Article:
IBM enhances the honour system

Paul Venezia

InfoWorld (US)

One question looms large in the boardroom: Is our privacy policy relevant?

When discussing identity management, how the gathered data is used should be addressed. The Curion Corp. and Business Layers Inc. products focus on managing employee identities within a corporation, but ID management shouldn’t end there. A broader ID management strategy incorporates managing the identity of customers and business partners as well.

Most privacy policies look great on paper, but enforcing them is based almost exclusively on the honor system. Should employees in the shipping department have unfettered access to client data such as credit card numbers? In a perfect world, they would only have access to the subset of data — the shipping information — relevant to their job: in essence, a data firewall.

Recent events have underscored that the honor system doesn’t work at the corporate level. IBM Corp. took note of this problem and released TPM (Tivoli Privacy Manager) in late 2002.

TPM integrates with J2EE applications and LDAP data sets, enforcing a privacy policy on top of the core application and limiting the data available to the user based on his or her credentials and the rules in the overall policy. TPM is outfitted with an auditing and reporting engine, allowing for a very granular view of what data is flowing where, pinpointing the account used to access, view, or modify that data. Although achieving this goal may be possible in a rudimentary fashion by coding the rules directly into the core application, managing privacy policies at the code level is all but impossible. Add the onus of keeping up with changes to the corporate privacy policy, and the problem proves even more difficult. But if a dataset is protected at a layer well above the code, the problem becomes manageable. TPM does this and adds the ability for non-IT personnel to manage the policies and generate reports and audit trails. All the bases are covered — the data firewall becomes a litigation firewall.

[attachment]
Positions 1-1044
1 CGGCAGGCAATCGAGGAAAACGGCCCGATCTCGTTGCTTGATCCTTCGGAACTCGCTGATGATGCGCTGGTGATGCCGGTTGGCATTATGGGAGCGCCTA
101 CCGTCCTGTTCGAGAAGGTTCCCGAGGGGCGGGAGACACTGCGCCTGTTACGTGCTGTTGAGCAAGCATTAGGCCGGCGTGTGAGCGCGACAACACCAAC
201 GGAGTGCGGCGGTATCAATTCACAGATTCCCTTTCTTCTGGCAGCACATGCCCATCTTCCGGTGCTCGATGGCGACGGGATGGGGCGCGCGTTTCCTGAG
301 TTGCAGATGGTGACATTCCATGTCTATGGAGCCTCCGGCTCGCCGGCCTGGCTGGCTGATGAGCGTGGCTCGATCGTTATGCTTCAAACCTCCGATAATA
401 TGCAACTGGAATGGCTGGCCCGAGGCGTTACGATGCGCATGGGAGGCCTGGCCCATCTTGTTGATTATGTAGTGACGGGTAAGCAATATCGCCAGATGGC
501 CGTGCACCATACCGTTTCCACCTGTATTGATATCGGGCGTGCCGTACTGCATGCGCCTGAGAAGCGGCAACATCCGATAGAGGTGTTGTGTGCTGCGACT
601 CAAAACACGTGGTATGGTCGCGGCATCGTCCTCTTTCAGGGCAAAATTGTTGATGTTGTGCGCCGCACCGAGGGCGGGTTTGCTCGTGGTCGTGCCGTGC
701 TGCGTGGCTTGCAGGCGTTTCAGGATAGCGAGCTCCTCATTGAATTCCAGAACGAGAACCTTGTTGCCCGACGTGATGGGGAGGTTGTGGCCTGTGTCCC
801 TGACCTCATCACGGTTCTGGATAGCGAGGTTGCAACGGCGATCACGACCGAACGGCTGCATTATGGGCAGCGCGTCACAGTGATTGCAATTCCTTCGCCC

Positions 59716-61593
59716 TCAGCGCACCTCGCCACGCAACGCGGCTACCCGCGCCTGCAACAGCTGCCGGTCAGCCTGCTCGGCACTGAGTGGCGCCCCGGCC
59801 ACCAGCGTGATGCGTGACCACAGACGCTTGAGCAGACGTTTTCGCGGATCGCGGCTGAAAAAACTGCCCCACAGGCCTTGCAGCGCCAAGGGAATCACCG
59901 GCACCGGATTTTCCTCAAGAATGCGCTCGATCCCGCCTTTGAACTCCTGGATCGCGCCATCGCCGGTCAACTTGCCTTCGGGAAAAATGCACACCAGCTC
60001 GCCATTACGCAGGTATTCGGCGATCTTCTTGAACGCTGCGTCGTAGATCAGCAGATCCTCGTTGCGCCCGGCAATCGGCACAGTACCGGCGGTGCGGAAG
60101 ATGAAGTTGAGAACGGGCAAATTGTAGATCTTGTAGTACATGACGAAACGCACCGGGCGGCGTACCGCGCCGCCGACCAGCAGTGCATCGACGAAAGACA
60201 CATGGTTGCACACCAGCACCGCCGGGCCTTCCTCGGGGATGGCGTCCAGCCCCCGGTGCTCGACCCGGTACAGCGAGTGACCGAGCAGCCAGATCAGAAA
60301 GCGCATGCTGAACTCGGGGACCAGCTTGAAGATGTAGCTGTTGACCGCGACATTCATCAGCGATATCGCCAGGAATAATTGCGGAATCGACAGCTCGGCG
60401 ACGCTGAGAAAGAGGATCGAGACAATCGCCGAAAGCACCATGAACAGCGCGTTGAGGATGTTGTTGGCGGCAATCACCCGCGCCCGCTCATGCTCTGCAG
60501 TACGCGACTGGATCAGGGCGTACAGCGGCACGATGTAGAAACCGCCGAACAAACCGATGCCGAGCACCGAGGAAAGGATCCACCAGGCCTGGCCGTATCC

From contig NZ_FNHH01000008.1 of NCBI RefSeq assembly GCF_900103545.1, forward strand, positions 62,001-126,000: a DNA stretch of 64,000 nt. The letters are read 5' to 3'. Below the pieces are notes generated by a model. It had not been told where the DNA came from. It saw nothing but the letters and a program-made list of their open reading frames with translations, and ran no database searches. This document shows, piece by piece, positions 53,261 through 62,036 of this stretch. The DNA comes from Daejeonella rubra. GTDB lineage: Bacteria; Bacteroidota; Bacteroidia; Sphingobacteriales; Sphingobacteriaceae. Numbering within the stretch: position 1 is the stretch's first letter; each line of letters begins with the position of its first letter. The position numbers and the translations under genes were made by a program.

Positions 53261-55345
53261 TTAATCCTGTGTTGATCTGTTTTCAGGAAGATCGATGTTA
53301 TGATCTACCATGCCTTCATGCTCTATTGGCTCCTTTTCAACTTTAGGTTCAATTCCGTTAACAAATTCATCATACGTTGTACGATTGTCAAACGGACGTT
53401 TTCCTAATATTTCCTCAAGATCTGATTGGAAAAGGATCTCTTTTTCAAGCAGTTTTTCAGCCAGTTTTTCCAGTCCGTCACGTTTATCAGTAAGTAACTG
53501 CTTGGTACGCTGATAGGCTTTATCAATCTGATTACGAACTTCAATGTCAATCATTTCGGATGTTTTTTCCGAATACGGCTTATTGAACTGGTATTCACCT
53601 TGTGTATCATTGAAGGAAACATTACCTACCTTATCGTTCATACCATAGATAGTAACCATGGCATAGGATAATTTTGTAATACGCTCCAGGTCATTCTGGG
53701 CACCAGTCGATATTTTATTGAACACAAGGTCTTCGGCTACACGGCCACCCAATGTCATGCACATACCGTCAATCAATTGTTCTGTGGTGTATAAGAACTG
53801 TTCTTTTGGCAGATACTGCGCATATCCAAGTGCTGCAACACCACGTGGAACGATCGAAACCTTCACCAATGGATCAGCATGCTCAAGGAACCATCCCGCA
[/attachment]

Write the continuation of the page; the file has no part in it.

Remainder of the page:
Tivoli Privacy Manager is a companion product to TIM (Tivoli Identity Manager) and TAM (Tivoli Access Manager). IBM declined to participate in a review (a new release of TIM and TAM is set for June), but provided us with a TPM demo instead. The demo focused on a Web storefront application, highlighting the integration of TPM and the J2EE storefront application.

When implementing TPM, an administrator draws parallels between the entity Java beans that define sensitive data and the privacy policies’ structure on the appropriate use of that data. By defining roles for accounts and user groups within TPM, certain portions of the datasets returned to the user are blocked based on his or her privilege level. TPM can be implemented as an enforcement engine or simply used as an auditing tool to assess the current state of policy adherence.

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